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Sustaining Visitor Use in Protected Areas: Future Opportunities in Recreation Ecology Research Based on the USA Experience
Several research directions are suggested as essential for continued progress in this field including theoretical development, broadening scale, integration with other disciplines, and examination of synergistic effects. Expand
The response of two arctic tundra plant communities to human trampling disturbance.
  • C. Monz
  • Environmental Science, Medicine
  • Journal of environmental management
  • 1 February 2002
These tundra communities can tolerate moderate levels of hiking and camping provided that use is maintained below disturbance thresholds and that visitors employ appropriate minimum-impact techniques, according to a 4-year study. Expand
Trampling Disturbance of High-Elevation Vegetation, Wind River Mountains, Wyoming, U.S.A
Trampling experiments were conducted in five high-elevation plant communities in the Wind River Mountains. In one experiment (simulating infrequent acute disturbance), plots were trampled once andExpand
The effect of minimum impact education on visitor spatial behavior in parks and protected areas: An experimental investigation using GPS-based tracking.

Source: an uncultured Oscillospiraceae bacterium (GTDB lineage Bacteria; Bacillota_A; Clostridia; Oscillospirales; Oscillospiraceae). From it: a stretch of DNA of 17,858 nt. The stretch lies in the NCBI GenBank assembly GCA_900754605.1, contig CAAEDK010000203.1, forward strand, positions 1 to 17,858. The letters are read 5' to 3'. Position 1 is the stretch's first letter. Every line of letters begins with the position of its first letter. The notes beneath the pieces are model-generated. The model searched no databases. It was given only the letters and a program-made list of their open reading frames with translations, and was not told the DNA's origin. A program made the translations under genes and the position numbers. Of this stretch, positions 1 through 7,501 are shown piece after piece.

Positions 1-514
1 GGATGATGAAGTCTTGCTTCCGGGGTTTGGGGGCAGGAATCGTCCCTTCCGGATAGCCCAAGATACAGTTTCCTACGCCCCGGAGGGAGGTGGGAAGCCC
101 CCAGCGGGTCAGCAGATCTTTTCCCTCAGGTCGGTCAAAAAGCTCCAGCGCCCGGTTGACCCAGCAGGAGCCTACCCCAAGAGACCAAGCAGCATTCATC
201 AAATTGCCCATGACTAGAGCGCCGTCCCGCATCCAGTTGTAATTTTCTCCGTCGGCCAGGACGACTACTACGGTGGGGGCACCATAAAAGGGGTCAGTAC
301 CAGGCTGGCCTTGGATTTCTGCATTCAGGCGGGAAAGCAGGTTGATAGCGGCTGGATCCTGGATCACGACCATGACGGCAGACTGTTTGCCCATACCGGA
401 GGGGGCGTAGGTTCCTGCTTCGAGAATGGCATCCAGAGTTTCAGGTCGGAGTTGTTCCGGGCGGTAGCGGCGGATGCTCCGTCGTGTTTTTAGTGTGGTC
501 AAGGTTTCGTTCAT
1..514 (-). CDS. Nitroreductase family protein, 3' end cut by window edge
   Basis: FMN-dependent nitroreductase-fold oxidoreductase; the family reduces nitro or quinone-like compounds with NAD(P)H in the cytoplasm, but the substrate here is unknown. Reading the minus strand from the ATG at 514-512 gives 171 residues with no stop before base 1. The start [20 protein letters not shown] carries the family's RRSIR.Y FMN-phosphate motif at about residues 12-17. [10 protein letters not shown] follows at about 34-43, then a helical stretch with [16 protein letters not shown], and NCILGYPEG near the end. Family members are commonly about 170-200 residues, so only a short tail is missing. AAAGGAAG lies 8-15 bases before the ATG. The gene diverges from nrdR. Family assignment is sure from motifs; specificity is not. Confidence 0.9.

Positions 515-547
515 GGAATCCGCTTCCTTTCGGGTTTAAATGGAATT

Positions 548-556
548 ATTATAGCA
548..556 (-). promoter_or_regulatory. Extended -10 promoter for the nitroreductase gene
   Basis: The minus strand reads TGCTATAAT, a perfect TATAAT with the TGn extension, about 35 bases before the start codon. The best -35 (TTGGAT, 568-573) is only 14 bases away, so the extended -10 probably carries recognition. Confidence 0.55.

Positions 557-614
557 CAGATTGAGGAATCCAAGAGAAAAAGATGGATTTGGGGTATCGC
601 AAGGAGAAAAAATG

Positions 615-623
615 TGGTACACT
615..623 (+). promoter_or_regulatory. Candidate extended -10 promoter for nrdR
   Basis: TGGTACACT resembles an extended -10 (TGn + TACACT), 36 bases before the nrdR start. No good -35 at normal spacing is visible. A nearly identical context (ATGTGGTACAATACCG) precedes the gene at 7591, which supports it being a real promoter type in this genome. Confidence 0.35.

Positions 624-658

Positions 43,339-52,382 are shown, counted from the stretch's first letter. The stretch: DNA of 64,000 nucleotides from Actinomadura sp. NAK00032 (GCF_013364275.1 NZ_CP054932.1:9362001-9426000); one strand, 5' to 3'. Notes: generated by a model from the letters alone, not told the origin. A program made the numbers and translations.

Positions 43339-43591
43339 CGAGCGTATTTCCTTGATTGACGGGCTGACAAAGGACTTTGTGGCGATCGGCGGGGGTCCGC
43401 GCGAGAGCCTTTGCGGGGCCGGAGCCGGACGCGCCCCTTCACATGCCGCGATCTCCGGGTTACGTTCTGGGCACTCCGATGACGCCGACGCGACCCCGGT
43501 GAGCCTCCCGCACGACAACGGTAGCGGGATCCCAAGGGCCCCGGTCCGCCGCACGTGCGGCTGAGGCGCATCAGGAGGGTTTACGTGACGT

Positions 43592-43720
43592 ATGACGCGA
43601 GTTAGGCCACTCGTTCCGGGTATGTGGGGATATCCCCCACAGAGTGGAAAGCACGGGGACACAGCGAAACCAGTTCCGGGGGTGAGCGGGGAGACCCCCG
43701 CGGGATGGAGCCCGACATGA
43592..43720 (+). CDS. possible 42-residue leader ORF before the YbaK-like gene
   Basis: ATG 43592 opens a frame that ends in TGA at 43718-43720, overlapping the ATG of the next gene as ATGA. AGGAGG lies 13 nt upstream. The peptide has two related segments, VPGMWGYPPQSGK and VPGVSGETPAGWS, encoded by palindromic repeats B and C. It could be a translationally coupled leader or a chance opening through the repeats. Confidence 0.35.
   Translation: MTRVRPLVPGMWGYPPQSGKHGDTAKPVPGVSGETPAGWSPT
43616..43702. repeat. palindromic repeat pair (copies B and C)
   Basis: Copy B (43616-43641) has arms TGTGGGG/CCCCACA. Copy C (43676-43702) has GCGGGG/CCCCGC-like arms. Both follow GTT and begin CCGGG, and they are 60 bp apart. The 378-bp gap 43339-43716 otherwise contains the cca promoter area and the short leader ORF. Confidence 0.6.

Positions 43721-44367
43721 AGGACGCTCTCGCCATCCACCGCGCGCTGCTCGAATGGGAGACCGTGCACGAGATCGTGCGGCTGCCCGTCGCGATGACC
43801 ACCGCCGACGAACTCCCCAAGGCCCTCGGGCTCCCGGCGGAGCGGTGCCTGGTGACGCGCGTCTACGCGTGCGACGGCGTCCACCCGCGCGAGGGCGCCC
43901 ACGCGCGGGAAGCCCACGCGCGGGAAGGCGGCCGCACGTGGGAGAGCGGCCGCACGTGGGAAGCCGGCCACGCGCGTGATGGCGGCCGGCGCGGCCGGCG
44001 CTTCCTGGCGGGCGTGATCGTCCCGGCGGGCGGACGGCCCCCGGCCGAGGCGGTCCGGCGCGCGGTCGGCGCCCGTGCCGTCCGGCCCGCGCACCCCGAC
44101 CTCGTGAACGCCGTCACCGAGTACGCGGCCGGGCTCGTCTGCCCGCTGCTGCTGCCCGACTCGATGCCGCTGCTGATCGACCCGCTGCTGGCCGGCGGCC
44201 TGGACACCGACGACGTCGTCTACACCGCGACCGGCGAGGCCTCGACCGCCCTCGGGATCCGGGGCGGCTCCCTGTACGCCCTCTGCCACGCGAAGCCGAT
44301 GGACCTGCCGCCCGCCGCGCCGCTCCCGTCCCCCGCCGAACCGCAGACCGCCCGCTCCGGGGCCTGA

Findings suggest that personal contact by a uniformed ranger or volunteer may be the most effective means of message delivery for on-site minimum impact education in Acadia National Park, Maine. Expand
Assessment and Monitoring of Recreation Impacts and Resource Conditions on Mountain Summits: Examples From the Northern Forest, USA
Abstract Mountain summits present a unique challenge to manage sustainably: they are ecologically important and, in many circumstances, under high demand for recreation and tourism activities. ThisExpand
Recent advances in recreation ecology and the implications of different relationships between recreation use and ecological impacts
Recreation ecology – the study of the environmental consequences of outdoor recreation/nature-based tourism activities and their effective management – is an emerging field of global importance. AExpand
Impacts of Camping on Vegetation: Response and Recovery Following Acute and Chronic Disturbance
  • D. Cole, C. Monz
  • Geography, Medicine
  • Environmental management
  • 4 December 2003
Experiments with controlled levels of recreational camping were conducted on previously undisturbed sites in two different plant communities in the subalpine zone of the Wind River Mountains, Wyoming, USA, finding that increases in vegetation impact were not proportional to increases in either years of camping or nights per year of camping. Expand
A Systematic Review of the Psychological, Social, and Educational Outcomes Associated with Participation in Wildland Recreational Activities.
Participation in wildland recreation is associated with a range of individual-level outcomes. Although these outcomes have been extensively studied, few studies have systematically examined andExpand